Sunday, 30 March 2014

A Week in the Dark

We have just celebrated a week of dark-time activities.   No, not handcuffs and bedroom antics!  I'm talking Eco-Stuff under the stars!  It was Mike's birthday on Wednesday, so we celebrated by going to Waihi for a meal at an Indian restaurant - gorgeous decor!  The funny thing was that I had made Mike a card, and as is our tradition, a poem.  The poem was a dedication to My Taj Mahal, aka Mike.  The restaurant had a giant framed picture of the Taj Mahal!  What a great co-incidence!  We'd never been there before!

On the way to the restaurant, we discovered a community garden in a vacant lot in Waihi. Great to think of all these collective community-spirited growing projects!  After dinner, we drove to Te Aroha, a good 40 mins away, to take part in a walk up Mount Aroha to see the glow-worms from 8-9pm.  Or Titiwai, in Maori.  It was a freezing cold night and we were rugged up for the night-time chill.  Despite my huffing and puffing, fit to blow down a house made of sticks and straw, I made it up the track to view the titiwai.  There was a quaint little shrine in the bush, origin unknown, with a tap and small pool.  Apparently, honeymooners make the pilgrimage to dip their rings in the water for good luck.  At times, one becomes a little disorientated in the dark, looking up, one sees pin pricks of star light, and then looking down, the bush is filled with pinpoints of light, not unlike the stars in the night skies!  
Waihi Community Food Garden
Vacant lot with community garden installation in Waihi (and a new meaning to taking a Selfie)
Earth Hour is an international event, to raise awareness of Climate Change.  So we organised ours in the Kati KaiWay reserve last night (Saturday 29 March), between 8.30 -9.30 pm.  Earth Hour encourages people to turn off their lights, their televisions and laptops, and head to a designated meeting point.  The reduction of power worldwide is quite substantial.  Last year, we had about 20 adults and 15 children attend our event.  This year we doubled that, and then some, with about 60 adults and 25 children.  We have a hamper of donated organic goods from Ceres Enterprises, which we are raffling off, with the proceeds going to impoverished communities or projects coping with Climate Change issues.  I think we may choose the Lampadusa Turtle Project as this is a cause near and dear to our hearts at kindergarten. 
The Wednesday Birthday guy surveying Earth Hour activities
Our entertainment included the Ukati's, a ukulele band to croon the crowd under the stars.  The Kati KaiWay (pronounced Kie, like pie and meaning food in Maori) has a amphitheater-like bowl to increase the acoustics naturally.

Rex, Henk and Cushla
We also had a duo of Fire Poi dancers, Kal and her 10 yr old son, Cyrus.  Their upbeat music and great dance performance added a very risque, exotic accent to the night.  Cyrus has been doing fire poi since he was 6, he proudly told me, and dancing in the KaiWay under the stars, in front of an audience was a "dream come true" for him. 

Kal doing her saxy fire thang.

Mum and son wowing the crowds.

Fire-dancing captured on film creates a wonderful patina of light

Cyrus and Kal weaving a little light magic
Mmmn, we certainly have begun a hectic and eventful social life for ourselves.  There has been little time to feel how empty our nest is, after our daughter left home in March.  Methinks we'd better start planning some tropical holiday for a mid-winter break.......right, hand me that South Pacific Breaks brochure................

Saturday, 22 March 2014

Lacto-ferments, Germans and Garden Tours

Hoo Boy!  Just went to a great little workshop last weekend on lacto-fermenting fruit and veggies with Jen Mead.  What a great morning we had, listening to the thunderous rainfall as we stood chopping veggies in the little lean-to annex to her kitchen.  We learned how to make kimchi (Korean spicey fermented cabbage dish), Saurkraut (fermented cabbage), plum topping, garlic-carrot sticks and fruit fizz (fizzy fermented fruit drink).  Took home  a basket full of goodies.  What a wonderful way to spend the morning, with like-minded folk who were all as excited as me to learn a new art of preserving.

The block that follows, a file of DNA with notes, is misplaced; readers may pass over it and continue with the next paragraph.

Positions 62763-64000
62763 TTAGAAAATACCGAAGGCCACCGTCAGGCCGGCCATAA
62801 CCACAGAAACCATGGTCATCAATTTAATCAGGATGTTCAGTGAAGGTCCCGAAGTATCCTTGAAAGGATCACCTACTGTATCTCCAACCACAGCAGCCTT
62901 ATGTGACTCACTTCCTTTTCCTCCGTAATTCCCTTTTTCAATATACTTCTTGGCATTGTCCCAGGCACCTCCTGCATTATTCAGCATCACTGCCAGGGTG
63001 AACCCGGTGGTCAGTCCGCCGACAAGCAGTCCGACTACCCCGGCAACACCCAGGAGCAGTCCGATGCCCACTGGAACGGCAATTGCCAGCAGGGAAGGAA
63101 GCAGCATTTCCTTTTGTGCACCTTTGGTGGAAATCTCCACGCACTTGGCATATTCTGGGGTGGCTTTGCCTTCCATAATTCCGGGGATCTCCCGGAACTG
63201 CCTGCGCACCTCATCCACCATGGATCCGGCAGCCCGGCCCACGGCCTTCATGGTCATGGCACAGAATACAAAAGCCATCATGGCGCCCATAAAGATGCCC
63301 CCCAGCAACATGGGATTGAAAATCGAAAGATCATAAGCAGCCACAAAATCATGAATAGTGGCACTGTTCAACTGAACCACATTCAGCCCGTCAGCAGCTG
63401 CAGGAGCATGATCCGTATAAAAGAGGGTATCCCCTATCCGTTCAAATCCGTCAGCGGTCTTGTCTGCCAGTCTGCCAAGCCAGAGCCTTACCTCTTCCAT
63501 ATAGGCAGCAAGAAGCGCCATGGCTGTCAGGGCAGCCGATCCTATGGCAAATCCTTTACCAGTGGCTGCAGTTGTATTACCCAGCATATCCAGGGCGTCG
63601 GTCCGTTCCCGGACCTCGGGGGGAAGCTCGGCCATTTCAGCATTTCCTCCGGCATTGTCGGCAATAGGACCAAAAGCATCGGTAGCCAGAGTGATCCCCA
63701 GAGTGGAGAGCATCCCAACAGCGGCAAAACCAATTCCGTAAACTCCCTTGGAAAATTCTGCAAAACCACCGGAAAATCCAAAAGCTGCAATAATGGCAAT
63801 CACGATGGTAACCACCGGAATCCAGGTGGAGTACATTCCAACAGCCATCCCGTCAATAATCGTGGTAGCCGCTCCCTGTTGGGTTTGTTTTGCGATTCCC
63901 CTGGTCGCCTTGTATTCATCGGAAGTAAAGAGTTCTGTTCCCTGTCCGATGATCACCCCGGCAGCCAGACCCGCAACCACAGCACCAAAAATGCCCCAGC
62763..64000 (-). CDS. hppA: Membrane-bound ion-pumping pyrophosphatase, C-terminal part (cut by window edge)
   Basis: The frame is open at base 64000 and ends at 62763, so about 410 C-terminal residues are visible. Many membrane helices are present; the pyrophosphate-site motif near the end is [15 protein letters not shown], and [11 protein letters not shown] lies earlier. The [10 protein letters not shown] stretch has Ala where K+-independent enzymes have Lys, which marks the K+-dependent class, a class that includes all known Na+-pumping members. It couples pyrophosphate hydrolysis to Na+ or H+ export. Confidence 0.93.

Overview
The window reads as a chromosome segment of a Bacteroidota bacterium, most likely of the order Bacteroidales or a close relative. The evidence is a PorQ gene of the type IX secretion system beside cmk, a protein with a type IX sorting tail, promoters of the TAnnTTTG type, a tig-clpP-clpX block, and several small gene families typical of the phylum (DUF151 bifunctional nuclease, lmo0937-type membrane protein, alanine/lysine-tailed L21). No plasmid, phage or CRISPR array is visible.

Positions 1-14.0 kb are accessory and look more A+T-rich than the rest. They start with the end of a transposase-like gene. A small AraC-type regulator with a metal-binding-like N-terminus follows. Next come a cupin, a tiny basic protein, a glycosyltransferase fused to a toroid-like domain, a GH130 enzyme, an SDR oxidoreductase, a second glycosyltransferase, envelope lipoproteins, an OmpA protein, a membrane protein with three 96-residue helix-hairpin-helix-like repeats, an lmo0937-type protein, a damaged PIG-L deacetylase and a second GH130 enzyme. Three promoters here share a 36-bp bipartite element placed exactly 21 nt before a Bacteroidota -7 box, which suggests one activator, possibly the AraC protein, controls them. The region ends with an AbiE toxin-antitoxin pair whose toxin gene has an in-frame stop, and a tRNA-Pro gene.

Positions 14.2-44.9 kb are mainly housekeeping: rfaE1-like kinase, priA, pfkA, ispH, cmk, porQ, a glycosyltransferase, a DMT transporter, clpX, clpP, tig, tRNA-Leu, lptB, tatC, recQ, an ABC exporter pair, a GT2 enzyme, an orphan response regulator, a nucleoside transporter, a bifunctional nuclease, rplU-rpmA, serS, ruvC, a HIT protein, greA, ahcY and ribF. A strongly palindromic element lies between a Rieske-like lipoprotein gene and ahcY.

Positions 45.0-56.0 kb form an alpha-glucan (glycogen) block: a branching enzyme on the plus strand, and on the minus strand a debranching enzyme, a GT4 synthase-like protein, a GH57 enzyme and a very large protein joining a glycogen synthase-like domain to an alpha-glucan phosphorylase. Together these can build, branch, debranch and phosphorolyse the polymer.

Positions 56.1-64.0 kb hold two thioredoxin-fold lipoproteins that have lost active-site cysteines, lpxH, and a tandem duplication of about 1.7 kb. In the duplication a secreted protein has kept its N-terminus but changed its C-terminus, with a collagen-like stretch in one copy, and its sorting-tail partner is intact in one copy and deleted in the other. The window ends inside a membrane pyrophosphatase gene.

A medley of veggies for making kimchi

Tools of the trade: My trusty cleaver makes chopping a breeze
So coming home on that rainy, blustery day, I decided that the best way to spend the rest of the day, was to preserve.  So I set about on a gigantic chopping, blending, bottling journey that involved yet another bottle of saurkraut, kimchi, 5 bottles of feijoa fizz, 2 bottles of peach fizz and 3 bottles of fermented beans.  That night, I was sitting at the table and could hear a regular tick, tick, tick - so I got up to check my kitchen clock, suspecting the batteries needed changing.  Nope.  I glanced at the tap - not dripping.  I walked around trying to discover what little insect had crawled in and was trying to echo-locate his mates - nothing.  Then as I passed my rows of bottled ferments, I became aware of one of them ticking!!  I released the gas from one of the bottles with a convex lid, praying that they wouldn't explode while we were asleep that night!

The next night, I was again sitting down to check emails when a little squeal sounded out.  I stopped and waited...... another squeal.  High pitched.  Evenly spaced.  I called out to the cat, but she was clearly curled up and asleep.  I waited a while longer.... squeal...I yelled upstairs to Mike -"What are you doing up there?"  He answered, "Nothing!"  So on a hunch, I got up and went over to the row of bottles - yep, one of them was squealing!  It is the oddest thing I have ever encountered.  You let these bottles of fruit and veg ferment for 3-5 days, so for the past week, I have heard a variety of different "ferment sounds".  Am glad to be able to refrigerate them now in the sound-proofed tomb of the fridge.  No more odd noises in the night.

My ferments from the workshop: from left: Garlic-carrot sticks,
Kimchi, Saurkraut and plum topping.  Stones are used to weight the kimchi and saurkraut down.
Heading off to the beach the next day, we were greeted by this wonderful ephemeral artwork.  A great big corral of sorts.  It was very symmetrical, so I imagine that the children were set to collecting the driftwood while the adult built the structure.  Beaches are wonderful places to create a temporary artwork for others to admire, it is called transient or ephemeral art.  The waves will eventually wash the art away, which makes it  all the more precious and a very eco-sustainable art form.